As most nonprofits are funded at least partially by government contracts, those contracts have a big impact on the financial situation of the organizations. Only 25 percent of New York health and human service organizations receive State contract payments on time, and even less receive local contract payments on time. To manage these delays, nonprofits rely on some type of debt, use reserves or are forced to delay payment to vendors or creditors. Over 50 percent of nonprofits utilizing a loan or line of credit are doing so to manage delays in payment from government contracts. Additionally, 31 percent of respondents reported spending over 300 hours per month managing government grants or contracts.[2] The time and energy spent managing the contracts, as well as the frequent delays in funding, impact an organizations’ ability to run its’ business effectively and serve clients successfully.

This report demonstrated the need for change, and set the stage for other members to discuss problems and potential solutions. The need for a cost-of-living adjustment (COLA) was emphasized, as many organizations struggle with employee retention. The nonprofit sector in New York have not received a COLA in six years, which puts the sector at a severe disadvantage in competing for the talented individuals who could be running many of these vital programs in NYC.

Members also noted that many government contracts do not cover the full cost of the services contracted for. Many contract awards have remained constant for years, even as the cost of doing business rises. For example, if a higher minimum wage is enforced, without taking into account the fact that most nonprofits have consistent revenues, nonprofits have to find the money in their already strained budget in order to comply. These financial constraints impact an organizations ability to deliver the outcomes it desires, and negatively affect those served by the organization.

Director Fuleihan and Deputy Mayor Barrios-Paoli were receptive to the ideas presented throughout the meeting. Both were focused on realistic and actionable solutions, and members were appreciative of their acknowledgement and feedback. With a new, change-oriented administration, meetings such as this one can go a long way in making officials aware of the issues nonprofit organizations face, establishing the sector as an important partner of the government, and creating action plans to drive positive change.


Contributed by Kristin Kelsch of the Human Services Council.


[1] Nonprofit Finance Fund 2014 State of the Sector Survey,

[2] Nonprofit Finance Fund 2014 State of the Sector Survey,

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Close to Home: The Importance of Supportive Housing to the Human Services Sector

Supportive housing is the label applied to more than 30,000 New York City residences that come with live-in professionals providing support services to their tenants. These residences are operated by nonprofits, and the services they provide include employment services, individual and family therapy, and treatment for the mentally ill, to name a few. The primary goal of supportive housing is to house the chronically homeless, however, supportive housing programs have positive impacts on a variety of populations, the effects of which reverberate back to the nonprofits that serve them.

People who lose their homes are exposed to a horde of other challenges. For example, let’s assume that people who lose their homes spend more time outdoors, exposed to the elements. Exposure to rain and cold make it more likely that people will get sick, increasing their need for emergency or nonprofit medical care. Sickness, as well as the logistical inconveniences of not having a home (no shower access, no place to keep and maintain clothing), can make it impossible to hold down a job, which increases the need for employment services. Without a job and steady income, paying for food can be a struggle, leading to more people using soup kitchens and food pantries. In desperation, some people may turn to crime, like shoplifting or drug dealing. This group runs the risk of arrest or addiction, two conditions that reinforce unemployment, sickness, and homelessness, and introduce a need for legal assistance and substance abuse treatment. At any point in this chain, people may lose or give up their children, increasing the need for child care and foster care services. To review, the chronically homeless can be chronic users of child care, foster care, medical care, substance abuse treatment, employment services, food pantries, soup kitchens, and legal assistance, in addition to basic shelter services.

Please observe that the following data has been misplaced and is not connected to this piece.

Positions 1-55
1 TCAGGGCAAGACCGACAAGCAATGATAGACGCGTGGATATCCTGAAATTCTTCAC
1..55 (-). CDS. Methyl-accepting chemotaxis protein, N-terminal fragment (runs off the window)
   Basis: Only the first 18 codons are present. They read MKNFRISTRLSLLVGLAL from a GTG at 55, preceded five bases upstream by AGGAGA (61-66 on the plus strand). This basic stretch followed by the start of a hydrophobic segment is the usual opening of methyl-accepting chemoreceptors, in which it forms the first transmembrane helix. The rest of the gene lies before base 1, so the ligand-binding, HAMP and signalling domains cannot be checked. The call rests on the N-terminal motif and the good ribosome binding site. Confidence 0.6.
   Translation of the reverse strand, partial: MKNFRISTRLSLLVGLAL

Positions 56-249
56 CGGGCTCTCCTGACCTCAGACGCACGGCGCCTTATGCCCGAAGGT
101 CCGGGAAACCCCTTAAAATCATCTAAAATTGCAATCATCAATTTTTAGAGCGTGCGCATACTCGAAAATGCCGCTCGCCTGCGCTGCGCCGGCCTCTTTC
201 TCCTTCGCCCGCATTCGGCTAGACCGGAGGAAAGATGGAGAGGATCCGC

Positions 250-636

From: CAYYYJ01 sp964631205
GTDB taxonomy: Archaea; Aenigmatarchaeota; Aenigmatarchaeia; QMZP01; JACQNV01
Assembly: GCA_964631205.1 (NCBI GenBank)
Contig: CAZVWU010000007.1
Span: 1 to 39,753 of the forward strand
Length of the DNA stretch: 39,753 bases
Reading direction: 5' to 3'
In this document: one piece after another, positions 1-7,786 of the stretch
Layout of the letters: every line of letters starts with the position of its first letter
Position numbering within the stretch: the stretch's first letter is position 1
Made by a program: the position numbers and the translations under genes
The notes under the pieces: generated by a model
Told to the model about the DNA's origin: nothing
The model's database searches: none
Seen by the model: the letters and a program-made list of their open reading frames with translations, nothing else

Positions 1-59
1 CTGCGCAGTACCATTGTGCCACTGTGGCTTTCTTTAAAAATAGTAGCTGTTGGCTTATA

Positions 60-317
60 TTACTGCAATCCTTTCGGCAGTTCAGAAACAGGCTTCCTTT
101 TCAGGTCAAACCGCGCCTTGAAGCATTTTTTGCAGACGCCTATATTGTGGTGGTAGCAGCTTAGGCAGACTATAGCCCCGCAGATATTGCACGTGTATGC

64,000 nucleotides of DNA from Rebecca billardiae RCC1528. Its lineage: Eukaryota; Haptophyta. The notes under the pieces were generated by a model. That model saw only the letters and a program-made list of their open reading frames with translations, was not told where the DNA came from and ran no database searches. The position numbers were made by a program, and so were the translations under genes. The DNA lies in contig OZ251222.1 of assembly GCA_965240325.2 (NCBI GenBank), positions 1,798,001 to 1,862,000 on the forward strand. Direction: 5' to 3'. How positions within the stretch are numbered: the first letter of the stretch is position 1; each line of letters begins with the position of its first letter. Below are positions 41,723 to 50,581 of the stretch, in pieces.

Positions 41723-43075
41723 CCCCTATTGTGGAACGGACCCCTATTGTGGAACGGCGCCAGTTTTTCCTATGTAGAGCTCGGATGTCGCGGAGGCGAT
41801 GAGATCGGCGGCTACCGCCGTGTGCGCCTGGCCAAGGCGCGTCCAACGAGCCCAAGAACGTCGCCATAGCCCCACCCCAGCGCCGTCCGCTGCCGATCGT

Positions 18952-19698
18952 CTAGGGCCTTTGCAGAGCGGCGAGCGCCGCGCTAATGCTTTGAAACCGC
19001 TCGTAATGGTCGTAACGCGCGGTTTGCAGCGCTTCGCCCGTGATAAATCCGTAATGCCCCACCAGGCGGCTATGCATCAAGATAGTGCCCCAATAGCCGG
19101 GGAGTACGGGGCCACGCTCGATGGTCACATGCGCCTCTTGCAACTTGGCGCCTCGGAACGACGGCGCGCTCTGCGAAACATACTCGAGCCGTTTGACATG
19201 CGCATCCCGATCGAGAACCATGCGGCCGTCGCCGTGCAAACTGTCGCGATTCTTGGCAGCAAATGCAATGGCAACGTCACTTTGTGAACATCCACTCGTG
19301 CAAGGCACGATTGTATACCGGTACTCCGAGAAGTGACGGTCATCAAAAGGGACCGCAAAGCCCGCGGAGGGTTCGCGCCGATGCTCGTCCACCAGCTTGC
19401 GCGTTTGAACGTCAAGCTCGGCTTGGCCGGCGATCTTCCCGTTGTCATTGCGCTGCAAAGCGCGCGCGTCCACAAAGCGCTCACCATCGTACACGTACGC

The chronic nature of the homeless’ use of these services deserves special emphasis because it is contrary to the goals of the nonprofit sector. Unlike every other sector of the economy, many organizations in the nonprofit sector work to put themselves out of business. Their services are designed not only to satisfy their clients’ needs, but to eliminate them altogether (e.g. substance abuse treatment). Only in this unique market is a return customer (i.e. chronic user) a bad thing. A chronic user defeats the purpose of these services and pinballs from service to service without addressing the root cause of the person’s need for assistance.

For many chronic users of these support services, homelessness is the root cause of their need. Homelessness acts as an anchor, holding them in place, whether that place is unemployment, imprisonment, sickness, or addiction. Nonprofits whose purpose is to fix an issue rather than treat it would be better served using resources on other clients whose issues they can fully address. By offering the chronically homeless a stable, safe living environment, we can kill the chronic nature of their use of other services, positively affecting the work of every nonprofit involved. Supportive housing is also an extremely good investment, as it addresses the chronic nature of homelessness while saving millions of dollars each year. For every person that leaves the streets to live in supportive housing, the City saves an average of $10,100 per person, per year.[1] For every psychiatric patient that moves into supportive housing from a state-run psychiatric facility, the City saves $77,425 per patient, per year.[2]